Unstable system

  • 10 November 2021
  • 17 replies
  • 184 views

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S2 with almost 30 Sonos products. No Booms or Moves.

Comcast Xfinity with supposedly 1 gig.

Three floors, 5,000 sf. Router on center floor is connected to a Boost.

Other two floors each have a Boost connected to Ethernet ports.

No speakers are wired.

The system struggles whenever a few speakers are assembled and more are attempted to be added.

The Sonos message is that “WiFi signal is unstable”

I will spend whatever might be required to fix this.

Comcast suggests Netgear extenders or TP Link extenders.

A prior responder suggested getting fixed IP addresses, but I am unsure how to do that.

are there any good recommendations? Should I ask BestBuy to send a tech?

Would the concept of the Netgear or TPLink extenders make sense with the system setup that I described?

 

 

 

 


17 replies

I don’t think you need to spend money to get this system to work. Nor am I a fan of extenders at all, and if you’re indeed using a BOOST that is connected to your base router, they wouldn’t make a difference, except to create additional interference for the SonosNet system.

I’d certainly review the wifi interference FAQ for any nuggets, paying extra attention to making sure that your normal router’s wifi signal isn’t on or near the same channel as the SonosNet channel.

Assigning the devices fixed/reserved IP addresses is a good idea. You should be able to look at the manual for the router which should tell you how to do that, as it differs for most routers. It resolves a particular potential problem, but shouldn’t be looked at as a “silver bullet” that fixes everything. 

I’d also be double checking to make sure that none of the devices have their ‘radio/wifi’ turned off, which is the way that the SonosNet / Sonos mesh system works. As soon as you turn one off, you lose that as a node in the mesh, and that can cause issues.

You haven’t mentioned if this is with a single source of music, or multiple sources. What as you using as a test case?

Ultimately, I’d recommend that you submit a system diagnostic within 10 minutes of experiencing this instability/breakups/whatever, and call Sonos Support to discuss it.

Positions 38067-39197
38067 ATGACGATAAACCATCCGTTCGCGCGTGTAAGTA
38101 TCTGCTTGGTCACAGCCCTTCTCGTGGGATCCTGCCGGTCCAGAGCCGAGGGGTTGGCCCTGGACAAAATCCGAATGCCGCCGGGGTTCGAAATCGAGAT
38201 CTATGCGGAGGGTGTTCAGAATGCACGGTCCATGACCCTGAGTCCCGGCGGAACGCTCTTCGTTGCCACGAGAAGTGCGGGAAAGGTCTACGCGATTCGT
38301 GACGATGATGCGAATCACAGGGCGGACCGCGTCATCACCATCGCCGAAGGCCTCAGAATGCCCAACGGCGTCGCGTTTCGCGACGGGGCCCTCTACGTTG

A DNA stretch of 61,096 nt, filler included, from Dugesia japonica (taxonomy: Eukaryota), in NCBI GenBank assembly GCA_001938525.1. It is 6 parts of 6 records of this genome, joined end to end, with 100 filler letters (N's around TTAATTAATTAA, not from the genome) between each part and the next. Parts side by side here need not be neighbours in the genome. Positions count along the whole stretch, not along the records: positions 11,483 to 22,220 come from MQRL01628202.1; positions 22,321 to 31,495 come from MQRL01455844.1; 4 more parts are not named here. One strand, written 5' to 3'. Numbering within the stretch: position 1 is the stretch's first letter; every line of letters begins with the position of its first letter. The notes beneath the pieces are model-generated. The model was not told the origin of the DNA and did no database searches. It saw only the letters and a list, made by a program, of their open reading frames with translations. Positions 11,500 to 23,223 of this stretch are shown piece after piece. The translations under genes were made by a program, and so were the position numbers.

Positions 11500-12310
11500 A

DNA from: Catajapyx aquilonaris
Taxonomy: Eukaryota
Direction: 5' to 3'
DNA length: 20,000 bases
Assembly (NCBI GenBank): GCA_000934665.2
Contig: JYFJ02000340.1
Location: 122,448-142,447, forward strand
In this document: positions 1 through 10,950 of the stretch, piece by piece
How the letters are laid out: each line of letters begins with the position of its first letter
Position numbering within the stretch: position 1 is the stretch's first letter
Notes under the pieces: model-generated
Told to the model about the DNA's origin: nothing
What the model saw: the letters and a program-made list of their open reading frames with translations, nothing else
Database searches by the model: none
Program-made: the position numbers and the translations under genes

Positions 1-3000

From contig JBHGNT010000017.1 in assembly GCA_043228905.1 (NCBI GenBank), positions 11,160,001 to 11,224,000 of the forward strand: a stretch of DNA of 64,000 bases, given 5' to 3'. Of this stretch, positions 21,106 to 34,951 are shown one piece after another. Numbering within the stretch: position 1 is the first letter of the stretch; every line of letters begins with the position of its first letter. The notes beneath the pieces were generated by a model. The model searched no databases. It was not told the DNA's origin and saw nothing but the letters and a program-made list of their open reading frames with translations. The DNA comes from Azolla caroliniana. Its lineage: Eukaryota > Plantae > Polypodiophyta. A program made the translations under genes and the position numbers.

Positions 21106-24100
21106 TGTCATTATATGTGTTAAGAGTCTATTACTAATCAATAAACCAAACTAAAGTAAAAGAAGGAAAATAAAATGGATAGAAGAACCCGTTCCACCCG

There may be information included in the diagnostic that will help Sonos pinpoint the issue and help you find a solution.

When you speak directly to the phone folks, they have tools at their disposal that will allow them to give you advice specific to your Sonos system and network.

Hi @Nearly Clueless,

This sounds like a bit of a task, but let’s give it a go…

I assume you are saying you do not have any portable products Roam/Move? - That makes things A little easier if that is the case? Assuming there’s no portable Sonos products, perhaps start by checking if your WiFi/credentials are stored in the Sonos App ‘Settings/System/Network/Manage Networks’ - if they are stored, you should remove them, but only if there are no Moves/Roams in your Household. Also whilst here in the App make a note the SonosNet channel (important).

What router (make/model) is it exactly and what WiFi channels / channel-widths are in use currently for the 2.4 GHz and 5 GHz Bands? …My suggestion here is to set the 2.4Ghz WiFi channel to fixed channel 1, 6 or 11 as they are non-overlapping channels, but do not choose the SonosNet channel. So if the SonosNet channel is set to channel 6, then only choose channel 1 or 11 here (just as an example) - set the channel width to 20MHz only. Just leave the 5Ghz wifi band alone for now.

After doing the above, I would reboot the router and just get every Sonos device back online and if any fail to appear in the App just reboot (power off/on) those devices only to get them to appear.

Next.. it would be helpful if you post a screenshot of your Sonos Matrix to this thread …

To do that open a web browser and type in the following URL pointing to one of your Sonos speakers (not a Sonos Boost)…

http://xxx.xxx.xxx.xxx:1400/support/review …(just insert IP address of a speaker in place if the ‘xxx’ placeholders)

To discover an IP address of one of your speakers goto the Sonos App ‘Settings/System/About my System’ - you will see a list of your Sonos devices and their IP addresses.

Once you have navigated to the URL address in a web browser select the Matrix link and go onto screen capture the entire image of coloured squares and post it back here so we can see the connections between your speakers .. I’m just interested to see what the Boost devices are doing and what interference you may have in your Household after making the above suggested changes..